I would invite members to ask their constituents or in fact anyone in Canada right now about this and they will hear what I have been hearing, that we cannot afford this work stoppage. It is that simple. The risks are too great and we have a responsibility as parliamentarians to act. That is why I would like to ask this House to support an act to provide for the continuation and resumption of air service operations.
This is an important bill. We have tried to avoid the need to step in, but this measure is necessary because there is something vital at stake. As parliamentarians, we have to take a stand on this issue. We need to take a stand for Canada's recovering economy. We need to take a stand against uncertainty in this matter. We need to take a stand and demand a better solution in the interests of all Canadians.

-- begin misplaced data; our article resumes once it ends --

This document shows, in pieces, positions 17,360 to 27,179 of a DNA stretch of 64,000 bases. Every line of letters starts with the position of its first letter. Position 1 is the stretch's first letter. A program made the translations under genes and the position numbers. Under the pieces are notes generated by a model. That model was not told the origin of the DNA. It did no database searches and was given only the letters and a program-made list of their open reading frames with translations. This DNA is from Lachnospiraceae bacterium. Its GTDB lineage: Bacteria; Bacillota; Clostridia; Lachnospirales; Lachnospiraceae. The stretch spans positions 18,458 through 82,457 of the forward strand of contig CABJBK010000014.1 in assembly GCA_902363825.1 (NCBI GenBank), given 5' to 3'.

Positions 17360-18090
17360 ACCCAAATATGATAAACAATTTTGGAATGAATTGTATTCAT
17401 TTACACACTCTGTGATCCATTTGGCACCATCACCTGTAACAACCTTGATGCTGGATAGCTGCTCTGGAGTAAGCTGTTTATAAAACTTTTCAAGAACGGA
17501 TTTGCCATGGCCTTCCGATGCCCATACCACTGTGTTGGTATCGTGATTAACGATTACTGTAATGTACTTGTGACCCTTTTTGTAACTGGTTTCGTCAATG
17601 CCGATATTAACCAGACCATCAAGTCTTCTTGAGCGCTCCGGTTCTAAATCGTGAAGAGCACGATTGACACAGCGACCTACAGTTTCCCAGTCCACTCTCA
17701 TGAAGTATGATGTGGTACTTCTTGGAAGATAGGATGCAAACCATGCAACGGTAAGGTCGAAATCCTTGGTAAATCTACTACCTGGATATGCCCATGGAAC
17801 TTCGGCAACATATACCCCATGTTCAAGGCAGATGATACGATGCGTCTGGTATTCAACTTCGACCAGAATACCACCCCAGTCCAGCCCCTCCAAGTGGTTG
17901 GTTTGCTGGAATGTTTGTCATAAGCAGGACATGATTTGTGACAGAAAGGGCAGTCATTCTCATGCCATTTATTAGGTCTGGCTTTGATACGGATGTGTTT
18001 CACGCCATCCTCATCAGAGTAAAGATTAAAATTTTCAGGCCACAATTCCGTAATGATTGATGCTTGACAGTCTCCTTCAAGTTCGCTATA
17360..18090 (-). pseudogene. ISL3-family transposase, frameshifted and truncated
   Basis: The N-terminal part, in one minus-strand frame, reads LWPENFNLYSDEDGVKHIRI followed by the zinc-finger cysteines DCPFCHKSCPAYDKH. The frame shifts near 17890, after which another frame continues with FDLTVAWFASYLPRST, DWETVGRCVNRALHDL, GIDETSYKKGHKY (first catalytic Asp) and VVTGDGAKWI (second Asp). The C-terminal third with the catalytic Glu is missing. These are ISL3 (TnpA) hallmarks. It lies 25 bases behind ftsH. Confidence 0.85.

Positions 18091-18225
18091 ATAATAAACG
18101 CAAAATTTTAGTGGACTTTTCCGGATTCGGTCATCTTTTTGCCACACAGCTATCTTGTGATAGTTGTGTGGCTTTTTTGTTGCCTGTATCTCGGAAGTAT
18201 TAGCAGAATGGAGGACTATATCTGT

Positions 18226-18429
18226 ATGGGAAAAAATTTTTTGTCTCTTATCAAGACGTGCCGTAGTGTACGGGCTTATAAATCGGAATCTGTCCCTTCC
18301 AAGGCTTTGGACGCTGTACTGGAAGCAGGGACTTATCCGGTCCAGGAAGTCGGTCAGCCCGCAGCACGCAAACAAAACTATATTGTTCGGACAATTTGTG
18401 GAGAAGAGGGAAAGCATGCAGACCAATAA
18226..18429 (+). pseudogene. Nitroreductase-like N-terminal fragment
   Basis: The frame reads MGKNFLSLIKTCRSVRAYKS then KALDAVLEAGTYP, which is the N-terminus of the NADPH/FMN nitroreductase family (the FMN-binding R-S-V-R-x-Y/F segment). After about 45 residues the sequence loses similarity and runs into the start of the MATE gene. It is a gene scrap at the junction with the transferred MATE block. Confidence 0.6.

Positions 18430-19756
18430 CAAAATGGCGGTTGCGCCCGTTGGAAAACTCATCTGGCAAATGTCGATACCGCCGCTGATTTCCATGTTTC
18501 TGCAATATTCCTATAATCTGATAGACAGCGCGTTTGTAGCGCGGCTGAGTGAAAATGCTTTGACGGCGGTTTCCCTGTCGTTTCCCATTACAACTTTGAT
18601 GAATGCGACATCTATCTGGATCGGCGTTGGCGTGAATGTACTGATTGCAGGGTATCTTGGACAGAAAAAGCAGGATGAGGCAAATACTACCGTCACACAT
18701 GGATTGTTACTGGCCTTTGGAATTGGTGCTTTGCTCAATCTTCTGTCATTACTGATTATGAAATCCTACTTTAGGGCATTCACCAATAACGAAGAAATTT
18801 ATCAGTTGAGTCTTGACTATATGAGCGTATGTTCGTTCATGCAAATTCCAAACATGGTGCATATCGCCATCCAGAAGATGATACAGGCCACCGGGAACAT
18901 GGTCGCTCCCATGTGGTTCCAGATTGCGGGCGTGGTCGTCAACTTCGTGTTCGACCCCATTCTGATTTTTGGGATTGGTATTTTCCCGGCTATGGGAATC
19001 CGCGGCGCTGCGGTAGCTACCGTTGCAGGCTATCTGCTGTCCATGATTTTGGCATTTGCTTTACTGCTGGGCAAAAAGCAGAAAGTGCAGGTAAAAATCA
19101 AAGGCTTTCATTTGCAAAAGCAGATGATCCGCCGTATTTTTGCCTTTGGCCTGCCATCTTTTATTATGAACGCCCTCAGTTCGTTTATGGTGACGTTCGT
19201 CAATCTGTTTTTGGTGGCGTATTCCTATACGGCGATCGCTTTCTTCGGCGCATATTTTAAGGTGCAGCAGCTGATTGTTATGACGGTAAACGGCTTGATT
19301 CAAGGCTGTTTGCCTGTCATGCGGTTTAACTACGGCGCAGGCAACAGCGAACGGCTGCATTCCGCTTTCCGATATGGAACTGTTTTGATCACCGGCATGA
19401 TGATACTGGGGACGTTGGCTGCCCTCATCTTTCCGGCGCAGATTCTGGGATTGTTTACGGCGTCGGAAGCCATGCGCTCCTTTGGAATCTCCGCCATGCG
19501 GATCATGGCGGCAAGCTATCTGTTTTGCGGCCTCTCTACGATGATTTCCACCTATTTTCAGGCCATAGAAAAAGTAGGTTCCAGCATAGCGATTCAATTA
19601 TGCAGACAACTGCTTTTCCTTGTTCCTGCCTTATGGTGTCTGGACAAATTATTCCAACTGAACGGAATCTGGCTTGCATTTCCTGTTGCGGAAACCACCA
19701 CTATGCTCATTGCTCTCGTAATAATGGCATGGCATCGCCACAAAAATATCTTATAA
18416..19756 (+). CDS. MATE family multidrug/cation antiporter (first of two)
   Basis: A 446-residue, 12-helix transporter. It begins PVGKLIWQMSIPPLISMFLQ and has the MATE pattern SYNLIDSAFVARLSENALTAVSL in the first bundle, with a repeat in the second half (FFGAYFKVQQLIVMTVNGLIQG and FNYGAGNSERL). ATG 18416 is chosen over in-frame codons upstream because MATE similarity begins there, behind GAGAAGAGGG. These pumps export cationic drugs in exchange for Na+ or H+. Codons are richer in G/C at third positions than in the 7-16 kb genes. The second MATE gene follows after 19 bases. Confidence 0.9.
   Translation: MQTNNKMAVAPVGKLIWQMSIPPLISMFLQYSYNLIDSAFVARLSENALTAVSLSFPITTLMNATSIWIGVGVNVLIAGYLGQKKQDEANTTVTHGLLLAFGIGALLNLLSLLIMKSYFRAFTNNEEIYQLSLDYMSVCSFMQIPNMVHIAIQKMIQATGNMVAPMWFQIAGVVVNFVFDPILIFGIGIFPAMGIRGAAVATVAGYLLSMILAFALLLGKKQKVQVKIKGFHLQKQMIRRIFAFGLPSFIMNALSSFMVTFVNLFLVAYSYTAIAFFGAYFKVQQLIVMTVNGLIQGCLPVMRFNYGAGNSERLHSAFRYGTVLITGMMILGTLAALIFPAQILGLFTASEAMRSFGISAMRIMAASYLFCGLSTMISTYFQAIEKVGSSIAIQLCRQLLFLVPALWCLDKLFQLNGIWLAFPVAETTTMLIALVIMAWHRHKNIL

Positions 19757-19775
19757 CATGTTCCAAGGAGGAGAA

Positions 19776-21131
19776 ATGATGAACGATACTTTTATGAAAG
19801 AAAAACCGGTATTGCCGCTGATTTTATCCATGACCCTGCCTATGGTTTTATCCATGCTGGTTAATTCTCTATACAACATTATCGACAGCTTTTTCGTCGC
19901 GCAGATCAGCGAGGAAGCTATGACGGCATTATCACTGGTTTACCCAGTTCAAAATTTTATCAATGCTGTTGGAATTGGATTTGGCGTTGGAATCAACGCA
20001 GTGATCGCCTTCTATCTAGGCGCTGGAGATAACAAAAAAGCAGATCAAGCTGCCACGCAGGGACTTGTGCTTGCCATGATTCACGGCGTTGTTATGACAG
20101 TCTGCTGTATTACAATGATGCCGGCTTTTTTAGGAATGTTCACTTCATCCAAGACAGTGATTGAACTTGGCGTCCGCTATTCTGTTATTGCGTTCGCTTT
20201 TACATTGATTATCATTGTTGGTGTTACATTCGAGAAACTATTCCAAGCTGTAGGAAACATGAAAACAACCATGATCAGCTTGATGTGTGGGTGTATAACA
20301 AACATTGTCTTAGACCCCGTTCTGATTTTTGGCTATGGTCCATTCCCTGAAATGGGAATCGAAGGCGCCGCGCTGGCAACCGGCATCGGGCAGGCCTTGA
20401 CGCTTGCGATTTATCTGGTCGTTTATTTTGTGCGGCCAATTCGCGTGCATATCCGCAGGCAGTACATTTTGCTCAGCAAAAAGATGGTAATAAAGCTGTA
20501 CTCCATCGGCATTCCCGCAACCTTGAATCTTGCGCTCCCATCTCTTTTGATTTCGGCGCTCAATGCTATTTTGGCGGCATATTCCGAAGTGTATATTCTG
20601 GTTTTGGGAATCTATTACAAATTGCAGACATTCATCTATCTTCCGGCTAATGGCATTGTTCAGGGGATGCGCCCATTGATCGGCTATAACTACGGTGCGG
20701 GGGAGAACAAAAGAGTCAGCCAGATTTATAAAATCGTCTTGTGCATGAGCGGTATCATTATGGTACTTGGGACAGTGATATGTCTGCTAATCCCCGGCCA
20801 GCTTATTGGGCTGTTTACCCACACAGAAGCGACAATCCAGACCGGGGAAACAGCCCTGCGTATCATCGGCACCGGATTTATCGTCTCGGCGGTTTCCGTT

I will take a few minutes to elaborate on each of these points.
Like other industrialized economies around the world, Canada is coming out of a difficult recession. Our economy has weathered the storm well, but we are mindful that these are uncertain times and that we cannot afford to take our relative good fortune for granted.
Our government is proud of its record of sheltering Canadians from the worst effects of the downturn and laying a foundation for recovery. As of February 2012, our employment rate was at 7.4%, which is an improvement over last year. There is definitely some wind in our sails, but that also means it is a risky time for Canada.
We cannot afford to have disruptions that draw attention and resources away from a growing economy because there is so much potential there. We cannot let a labour dispute in a major industry get in the way, and a labour stoppage that cripples a major transportation sector is certainly no exception. We depend on air service; that is a fact.
It is not just industry that depends on air service, but individual citizens as well. They depend on air service for work and for leisure. The sheer size of our country means that Canadians depend on air service more than citizens of most other nations do.